Whether Islamophobia is a form of "racism" is a semantic issue in which I'm not interested for purposes of this discussion. The vast majority of Muslims are non-white; as a result, when a white westerner becomes fixated on attacking their religion and advocating violence and aggression against them, as Harris has done, I understand why some people (such as Hussain) see racism at play: that, for reasons I recently articulated, is a rational view to me. But "racism" is not my claim here about Harris. Irrational anti-Muslim animus is.

Combating Islamophobic violence

Shortly after the Islamic Society of Joplin opened a mosque in 2007 in Joplin, a small town in Southwest Missouri, the sign in front was set on fire, an act determined to be arson. On the 4th of July of this year, someone who is undoubtedly a deeply patriotic person was filmed by a surveillance camera throwing a flaming object onto the roof of the mosque in an attempt to burn it down, causing some fire damage (see the video below); despite a $15,000 reward offered by the FBI for information leading to the arrest of those responsible and a clear shot of the attacker’s face, nobody has come forward to identify him.

On Monday of this week — the day after the Sikh temple shooting in Wisconsin — that same Joplin mosque burned to the ground, completely destroyed by a fire that began in the middle of the night. So powerful was the fire that “only remnants indicated a building had been there, including some stone pillars that were still standing and a few pieces of charred plywood loosely held up by a frame.” Although the cause has not yet been determined, investigators — for obvious reasons — have labeled the fire “suspicious” and are searching for signs of arson. As obviously ugly as these incidents are, they offer an opportunity to make an important statement.

He doesn't just hang out with his buddies on a website where everybody agrees with him. He makes his case in public to the face of his opposition.

So why all the hate for Glenn Greenwald? Despite all of the cries that we must call out "racism on the left", the "calling out" is always directed toward lefties who have the audacity to criticize the Democratic Party.

In his early days as a blogger, Greenwald supported Democratic candidates who shared his pro-civil liberties views. But events in recent years -- in both the White House and Congress -- have changed his mind. "I just don't think meaningful change is possible through piecemeal reforms in either of the two political parties," he says. As for the Democrats themselves, he can barely contain his disgust. "The Republicans," he says, "have long lived by what they call the Buckley Rule: always support the furthest-right candidate who can plausibly win. That's because they believe conservatism will work and want to advocate for it. Democrats [by contrast] prop up the most centrist or conservative candidates -- i.e., corporatists -- on the ground that it's always better, more politically astute, to move to the right."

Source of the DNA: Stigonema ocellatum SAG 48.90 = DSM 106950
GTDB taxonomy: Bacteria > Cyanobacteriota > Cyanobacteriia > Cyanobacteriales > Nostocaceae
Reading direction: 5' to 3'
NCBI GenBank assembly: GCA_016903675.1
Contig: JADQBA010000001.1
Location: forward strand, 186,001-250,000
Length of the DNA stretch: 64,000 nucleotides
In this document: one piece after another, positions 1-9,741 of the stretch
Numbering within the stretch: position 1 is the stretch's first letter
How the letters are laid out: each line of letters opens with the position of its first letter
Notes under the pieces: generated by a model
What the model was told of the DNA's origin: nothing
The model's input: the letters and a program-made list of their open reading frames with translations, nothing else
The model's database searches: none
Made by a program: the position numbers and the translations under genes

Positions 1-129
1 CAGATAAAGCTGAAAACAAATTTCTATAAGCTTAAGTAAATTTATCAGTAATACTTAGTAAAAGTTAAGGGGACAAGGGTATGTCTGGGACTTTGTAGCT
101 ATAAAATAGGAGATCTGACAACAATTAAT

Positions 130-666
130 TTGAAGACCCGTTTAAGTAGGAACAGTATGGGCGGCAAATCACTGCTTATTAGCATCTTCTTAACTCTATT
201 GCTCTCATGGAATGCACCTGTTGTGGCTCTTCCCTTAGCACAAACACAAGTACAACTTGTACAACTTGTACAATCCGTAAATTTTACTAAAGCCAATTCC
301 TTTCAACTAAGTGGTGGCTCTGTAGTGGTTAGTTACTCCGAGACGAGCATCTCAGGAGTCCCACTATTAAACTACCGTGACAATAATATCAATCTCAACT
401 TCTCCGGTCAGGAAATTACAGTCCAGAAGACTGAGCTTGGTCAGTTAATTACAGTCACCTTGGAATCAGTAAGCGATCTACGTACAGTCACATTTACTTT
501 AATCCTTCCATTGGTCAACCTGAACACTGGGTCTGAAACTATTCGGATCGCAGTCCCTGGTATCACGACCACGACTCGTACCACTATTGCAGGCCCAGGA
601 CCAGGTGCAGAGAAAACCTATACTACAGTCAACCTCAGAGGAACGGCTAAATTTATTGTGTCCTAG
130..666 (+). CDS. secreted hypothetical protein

SNIP

Greenwald believes the same manipulation of the two-party system is essential in the fight for gay rights. He says he is encouraged by the rise of the Log Cabin Republicans not because he likes a thing the GOP endorses, but because "it sends a signal to Democrats that they can't keep using gay voters as an ATM machine."

Unfortunately for Glenn, he devotes his energy to criticizing the government's illegal crackdown on civil liberties and increasingly unpopular and horribly racist war against terror, both of which threaten the freedom and safety of the American people far more than whatever dumbass thing Rush Limbaugh said on the radio today.

I get it. This is a partisan Democratic website, and I'm cool with that. Heck, the Daily Kos Elections Morning Digest has been a daily must-read for me for years. I always tell my students to engage in the causes that stir their passions. Personally, I find neither Bridgegate nor Donald Sterling to be particularly compelling or important stories. However, I'm a NASCAR fan and I know how a lot of people feel about that.

BUT. Eating one of our own, attacking him for making a statement that he clearly never made, regurgitating old slurs that are easily and frequently debunked, IS. NOT. ACTIVISM. You're not helping to elect Democrats. You're not "informing" or "debating". You are revealing this community's blind spot for a very unfortunate reality. The Democratic Party establishment from the President on down has adopted the Republican Party's foreign policy and philosophy of civil liberties. If you don't like it, attack the message, not the messenger. The former may convince me that I am wrong, but the latter will always convince that I am right.